I ate every piece and could have gone for more.
I have no idea why no one is cultivating this one.”
4. Musang King, Malaysia
Where Lucky Durian Farm in Karak, Malaysia
When Early August
In early August, I spent five days driving two Russian durian fanatics around Malaysia on a private tour. It was kind of a tense week for me. Only one guy spoke English, and the other guy was the kind of Russian who makes you earn his smiles.
So I knew the durians at Michael’s farm in Karak were really, really good. They were the kind of good that made a stoic Russian break out in silly shenanigans (which is why we named one of Michael’s kampungs the White Russian).
But in particular, we all thought there was something pretty special about Michael’s Musang King. It was definitely the best Musang King of the summer.
To quote myself:
What I noticed was that it was more moist than many Musang King I have had, without being watery.
It was like the difference between a brownie you buy at a store, and a brownie straight out of the oven.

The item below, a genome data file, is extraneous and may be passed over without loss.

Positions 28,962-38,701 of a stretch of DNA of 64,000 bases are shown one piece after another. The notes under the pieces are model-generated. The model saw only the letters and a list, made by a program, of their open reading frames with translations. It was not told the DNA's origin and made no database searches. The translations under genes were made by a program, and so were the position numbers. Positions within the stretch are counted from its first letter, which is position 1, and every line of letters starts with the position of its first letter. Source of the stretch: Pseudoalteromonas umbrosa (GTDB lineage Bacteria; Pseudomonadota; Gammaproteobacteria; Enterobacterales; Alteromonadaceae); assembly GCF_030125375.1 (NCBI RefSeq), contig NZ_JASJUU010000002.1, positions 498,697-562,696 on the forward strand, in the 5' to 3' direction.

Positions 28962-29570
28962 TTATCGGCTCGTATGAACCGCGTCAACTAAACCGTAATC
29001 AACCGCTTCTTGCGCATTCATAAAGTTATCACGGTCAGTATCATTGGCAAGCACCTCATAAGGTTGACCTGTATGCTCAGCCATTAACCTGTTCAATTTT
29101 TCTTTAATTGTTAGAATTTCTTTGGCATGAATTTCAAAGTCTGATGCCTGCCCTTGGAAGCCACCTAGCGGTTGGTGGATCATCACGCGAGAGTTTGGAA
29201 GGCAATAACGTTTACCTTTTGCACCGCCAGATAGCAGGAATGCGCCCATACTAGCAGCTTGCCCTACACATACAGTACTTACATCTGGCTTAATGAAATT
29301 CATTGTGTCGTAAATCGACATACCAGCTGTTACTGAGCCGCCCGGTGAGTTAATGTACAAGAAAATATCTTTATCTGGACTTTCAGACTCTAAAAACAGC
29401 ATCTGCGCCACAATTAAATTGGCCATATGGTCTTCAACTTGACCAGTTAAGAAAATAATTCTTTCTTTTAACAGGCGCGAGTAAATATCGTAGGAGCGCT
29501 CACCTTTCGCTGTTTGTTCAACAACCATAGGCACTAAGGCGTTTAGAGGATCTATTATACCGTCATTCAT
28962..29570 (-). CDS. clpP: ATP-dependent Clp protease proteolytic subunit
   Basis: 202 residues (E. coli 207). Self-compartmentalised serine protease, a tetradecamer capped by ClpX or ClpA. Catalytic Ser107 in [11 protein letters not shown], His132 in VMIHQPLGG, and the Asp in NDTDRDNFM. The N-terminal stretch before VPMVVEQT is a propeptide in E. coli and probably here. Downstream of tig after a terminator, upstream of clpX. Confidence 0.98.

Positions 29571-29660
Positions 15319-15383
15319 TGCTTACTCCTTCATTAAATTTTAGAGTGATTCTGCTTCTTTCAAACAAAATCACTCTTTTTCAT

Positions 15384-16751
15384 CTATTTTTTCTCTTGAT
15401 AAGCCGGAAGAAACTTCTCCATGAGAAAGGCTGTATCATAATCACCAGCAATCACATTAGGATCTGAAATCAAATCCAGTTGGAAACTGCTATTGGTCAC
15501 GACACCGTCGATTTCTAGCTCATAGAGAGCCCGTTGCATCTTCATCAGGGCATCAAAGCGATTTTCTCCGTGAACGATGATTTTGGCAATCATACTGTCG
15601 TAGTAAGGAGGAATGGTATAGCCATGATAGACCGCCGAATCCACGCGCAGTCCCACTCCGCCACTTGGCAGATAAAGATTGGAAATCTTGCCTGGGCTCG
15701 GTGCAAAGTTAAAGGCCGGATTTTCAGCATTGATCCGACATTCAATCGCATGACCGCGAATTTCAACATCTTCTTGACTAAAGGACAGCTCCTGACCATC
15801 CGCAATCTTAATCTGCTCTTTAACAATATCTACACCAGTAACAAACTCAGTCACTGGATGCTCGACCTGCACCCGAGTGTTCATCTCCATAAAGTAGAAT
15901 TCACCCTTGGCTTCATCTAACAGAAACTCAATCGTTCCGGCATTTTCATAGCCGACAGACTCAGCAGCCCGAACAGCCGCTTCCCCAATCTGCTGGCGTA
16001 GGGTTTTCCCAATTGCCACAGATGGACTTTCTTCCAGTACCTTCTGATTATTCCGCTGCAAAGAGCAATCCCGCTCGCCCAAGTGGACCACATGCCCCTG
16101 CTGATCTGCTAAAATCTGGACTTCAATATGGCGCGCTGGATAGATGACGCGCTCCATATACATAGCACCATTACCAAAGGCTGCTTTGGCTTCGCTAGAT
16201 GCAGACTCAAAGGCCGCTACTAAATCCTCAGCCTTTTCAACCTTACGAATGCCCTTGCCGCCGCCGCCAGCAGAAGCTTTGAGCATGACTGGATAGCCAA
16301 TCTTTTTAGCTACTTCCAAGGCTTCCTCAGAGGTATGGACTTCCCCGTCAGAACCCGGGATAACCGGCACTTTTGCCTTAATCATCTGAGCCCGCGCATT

5. D17, Malaysia
Where D’Unforgettable Durian Stall in Pontian, Johor Malaysia
When early August
Do you have any friends you always let order for you because they always seem to know what the best thing on the menu is? Or let pick the movie because, again, they’ve some how zeroed in on which are worth the time?
That’s my friend Glen and his wife, Candy. These weekend durian warrior patrol the state of Johor for goodies, and they were generous enough to share their treasure trove with me this summer. durian hunters know their durian, and I have to agree with them that the D17 sold at this small durian stall on the side of the road is as good as it gets with durian.